A £2billion scheme to develop an “electricity superhighway” linking the north-east and Norway is to receive a cash boost from the EU.
A consortium of Scandinavian energy firms behind the NorthConnect project learned this week that it is eligible for more than £8.45million develoment funding.
The scheme, which has been approved by Aberdeenshire Council, will see a substation built at Boddam, near Peterhead, and is expected to create up to 200 jobs.
A three-year programme to construct the 1,400-gigawatt interconnector to transfer power from renewable energy projects between Scotland and Norway’s west coast is due to start in 2019.
The funding was approved by the EU’s Innovation and Networks Executive Agency (INEA) under its Connecting Europe Facility programme.
Yesterday, NorthConnect’s deputy project manager, Richard Blanchfield, said: “The decision demonstrates that the European Union considers the NorthConnect project important to achieving the strategic goals of increasing security of energy supply, and contributing to sustainable development by integrating renewable energy sources across the EU.”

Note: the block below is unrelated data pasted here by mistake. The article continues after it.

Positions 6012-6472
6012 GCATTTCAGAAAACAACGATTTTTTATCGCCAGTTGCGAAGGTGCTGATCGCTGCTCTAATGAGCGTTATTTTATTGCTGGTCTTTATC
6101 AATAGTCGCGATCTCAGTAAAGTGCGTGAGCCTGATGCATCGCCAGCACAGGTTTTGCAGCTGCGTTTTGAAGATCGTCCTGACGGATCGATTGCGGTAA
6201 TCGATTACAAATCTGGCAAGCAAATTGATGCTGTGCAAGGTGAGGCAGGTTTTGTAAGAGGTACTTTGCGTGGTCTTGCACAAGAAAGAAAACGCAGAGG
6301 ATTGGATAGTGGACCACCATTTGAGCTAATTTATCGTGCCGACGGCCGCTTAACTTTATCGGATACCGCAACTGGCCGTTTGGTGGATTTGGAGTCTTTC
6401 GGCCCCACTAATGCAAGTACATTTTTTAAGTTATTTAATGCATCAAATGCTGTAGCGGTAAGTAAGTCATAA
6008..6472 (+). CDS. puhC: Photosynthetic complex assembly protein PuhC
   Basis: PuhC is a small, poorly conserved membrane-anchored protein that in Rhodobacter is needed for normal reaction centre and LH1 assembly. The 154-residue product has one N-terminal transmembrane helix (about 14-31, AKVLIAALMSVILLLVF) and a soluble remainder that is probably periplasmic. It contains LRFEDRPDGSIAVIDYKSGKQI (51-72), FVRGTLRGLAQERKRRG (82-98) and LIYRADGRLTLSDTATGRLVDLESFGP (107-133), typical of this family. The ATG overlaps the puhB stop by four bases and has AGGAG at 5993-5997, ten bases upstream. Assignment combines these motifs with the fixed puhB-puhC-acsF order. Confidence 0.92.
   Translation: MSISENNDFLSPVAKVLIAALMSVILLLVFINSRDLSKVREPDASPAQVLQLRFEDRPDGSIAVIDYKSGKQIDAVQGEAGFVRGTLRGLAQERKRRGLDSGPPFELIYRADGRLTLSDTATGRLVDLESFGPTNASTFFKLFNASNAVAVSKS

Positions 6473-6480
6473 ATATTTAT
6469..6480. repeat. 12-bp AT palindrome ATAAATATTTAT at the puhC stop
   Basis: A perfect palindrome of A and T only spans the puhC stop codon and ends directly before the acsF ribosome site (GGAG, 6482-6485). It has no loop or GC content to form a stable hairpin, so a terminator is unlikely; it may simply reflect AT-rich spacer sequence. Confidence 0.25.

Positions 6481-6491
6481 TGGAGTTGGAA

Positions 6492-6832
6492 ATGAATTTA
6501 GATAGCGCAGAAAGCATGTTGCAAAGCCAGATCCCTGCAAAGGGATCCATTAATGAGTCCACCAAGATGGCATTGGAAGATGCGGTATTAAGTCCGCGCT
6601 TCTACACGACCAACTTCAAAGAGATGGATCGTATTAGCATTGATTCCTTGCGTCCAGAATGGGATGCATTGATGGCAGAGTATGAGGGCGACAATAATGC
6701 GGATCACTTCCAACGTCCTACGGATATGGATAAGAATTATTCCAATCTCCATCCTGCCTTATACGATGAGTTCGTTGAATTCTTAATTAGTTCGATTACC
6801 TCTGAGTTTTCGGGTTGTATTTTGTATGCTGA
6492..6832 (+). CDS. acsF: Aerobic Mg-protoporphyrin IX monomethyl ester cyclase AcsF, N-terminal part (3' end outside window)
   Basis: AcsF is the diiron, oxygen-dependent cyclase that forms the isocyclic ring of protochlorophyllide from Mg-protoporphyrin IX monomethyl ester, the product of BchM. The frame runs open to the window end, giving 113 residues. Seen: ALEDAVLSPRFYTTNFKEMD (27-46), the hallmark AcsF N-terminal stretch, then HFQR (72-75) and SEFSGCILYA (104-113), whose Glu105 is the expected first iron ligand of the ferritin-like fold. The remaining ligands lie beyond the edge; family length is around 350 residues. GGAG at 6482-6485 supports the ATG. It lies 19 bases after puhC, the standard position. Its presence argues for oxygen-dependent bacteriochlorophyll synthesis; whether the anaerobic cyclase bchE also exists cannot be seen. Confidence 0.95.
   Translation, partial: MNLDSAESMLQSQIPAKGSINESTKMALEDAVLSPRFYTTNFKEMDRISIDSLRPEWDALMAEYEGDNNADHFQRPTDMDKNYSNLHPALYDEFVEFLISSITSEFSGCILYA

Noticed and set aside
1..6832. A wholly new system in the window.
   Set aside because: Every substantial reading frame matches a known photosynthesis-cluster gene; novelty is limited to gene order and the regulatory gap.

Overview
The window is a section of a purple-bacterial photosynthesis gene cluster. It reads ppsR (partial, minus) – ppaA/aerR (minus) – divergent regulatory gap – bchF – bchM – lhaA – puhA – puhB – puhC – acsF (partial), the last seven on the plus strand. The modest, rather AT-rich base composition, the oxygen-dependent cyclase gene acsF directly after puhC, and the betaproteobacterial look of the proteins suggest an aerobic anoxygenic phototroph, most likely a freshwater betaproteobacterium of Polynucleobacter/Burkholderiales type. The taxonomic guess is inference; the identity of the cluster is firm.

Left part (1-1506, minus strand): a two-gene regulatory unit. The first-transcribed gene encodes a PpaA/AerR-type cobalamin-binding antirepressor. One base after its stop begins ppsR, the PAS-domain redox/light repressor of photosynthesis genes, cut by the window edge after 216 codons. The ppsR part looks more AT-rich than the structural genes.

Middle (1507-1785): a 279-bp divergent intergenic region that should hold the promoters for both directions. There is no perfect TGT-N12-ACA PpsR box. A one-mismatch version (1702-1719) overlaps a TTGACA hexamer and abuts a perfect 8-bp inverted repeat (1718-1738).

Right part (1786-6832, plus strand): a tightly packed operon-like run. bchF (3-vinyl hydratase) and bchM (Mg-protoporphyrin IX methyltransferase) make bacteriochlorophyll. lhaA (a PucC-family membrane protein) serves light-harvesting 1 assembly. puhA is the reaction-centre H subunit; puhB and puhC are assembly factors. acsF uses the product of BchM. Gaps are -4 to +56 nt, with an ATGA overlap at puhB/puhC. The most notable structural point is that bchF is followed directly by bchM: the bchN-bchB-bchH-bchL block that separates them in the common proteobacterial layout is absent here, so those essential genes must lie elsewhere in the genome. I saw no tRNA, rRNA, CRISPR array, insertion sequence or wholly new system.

Mr Blanchfield said the consortium did not believe Brexit would effect the availability of the funding.
He added: “The funding is for the project work up to a financial investment decision which is within the period when the UK continues to be a member state, therefore we cannot see that Brexit is going to have any impact.
“The economic fundamentals for electricity interconnection between UK and Norway remains strong. Ministers of the two countries have also stated this and the UK Minister has stated that continuing energy cooperation and trading with Europe is also in the interests of all countries of the continent.”
Tommy Løvstad, NorthConnect’s chief executive and project manager, said the funding decision was a “huge milestone” for the project.
He added: “Being selected to receive funding from the EU is a very positive boost to the project’s momentum, and will give the project owners important support in the challenging development environment.”
The announcement was welcomed by environmental group WWF Scotland.
The organisation’s director, Lang Banks, said: “If Scotland and the rest of Europe are to move to a 100% cent renewable future then greater use of interconnectors is an essential part of that future.
“Greater interconnection brings the double benefits of ensuring security of supply and removing the need to build lots of expensive new nuclear or fossil fuel power stations.”
NorthConnect is jointly owned by Swedish utility Vattenfall and three Norwegian energy companies, E-CO Energi, Agder Energi and Lyse.